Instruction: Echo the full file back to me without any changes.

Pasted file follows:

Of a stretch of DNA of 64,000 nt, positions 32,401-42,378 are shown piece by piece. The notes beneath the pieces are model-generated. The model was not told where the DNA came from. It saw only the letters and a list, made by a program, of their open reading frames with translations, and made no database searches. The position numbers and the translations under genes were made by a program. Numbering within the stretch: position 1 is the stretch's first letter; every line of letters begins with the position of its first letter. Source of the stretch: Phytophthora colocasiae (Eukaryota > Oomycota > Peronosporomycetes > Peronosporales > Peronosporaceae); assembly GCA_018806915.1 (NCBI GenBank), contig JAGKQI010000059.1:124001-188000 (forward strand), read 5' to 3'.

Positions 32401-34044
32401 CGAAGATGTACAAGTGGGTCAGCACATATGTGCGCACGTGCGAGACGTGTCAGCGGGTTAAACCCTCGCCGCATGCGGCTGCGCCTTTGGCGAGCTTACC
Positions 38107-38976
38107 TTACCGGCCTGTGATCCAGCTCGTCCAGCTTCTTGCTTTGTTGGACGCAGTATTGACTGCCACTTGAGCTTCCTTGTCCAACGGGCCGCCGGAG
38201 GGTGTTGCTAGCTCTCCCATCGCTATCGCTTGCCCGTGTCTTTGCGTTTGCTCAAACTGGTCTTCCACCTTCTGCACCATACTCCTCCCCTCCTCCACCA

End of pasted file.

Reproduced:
Of a stretch of DNA of 64,000 nt, positions 32,401-42,378 are shown piece by piece. The notes beneath the pieces are model-generated. The model was not told where the DNA came from. It saw only the letters and a list, made by a program, of their open reading frames with translations, and made no database searches. The position numbers and the translations under genes were made by a program. Numbering within the stretch: position 1 is the stretch's first letter; every line of letters begins with the position of its first letter. Source of the stretch: Phytophthora colocasiae (Eukaryota > Oomycota > Peronosporomycetes > Peronosporales > Peronosporaceae); assembly GCA_018806915.1 (NCBI GenBank), contig JAGKQI010000059.1:124001-188000 (forward strand), read 5' to 3'.

Positions 32401-34044
32401 CGAAGATGTACAAGTGGGTCAGCACATATGTGCGCACGTGCGAGACGTGTCAGCGGGTTAAACCCTCGCCGCATGCGGCTGCGCCTTTGGCGAGCTTACC
Positions 38107-38976
38107 TTACCGGCCTGTGATCCAGCTCGTCCAGCTTCTTGCTTTGTTGGACGCAGTATTGACTGCCACTTGAGCTTCCTTGTCCAACGGGCCGCCGGAG
38201 GGTGTTGCTAGCTCTCCCATCGCTATCGCTTGCCCGTGTCTTTGCGTTTGCTCAAACTGGTCTTCCACCTTCTGCACCATACTCCTCCCCTCCTCCACCA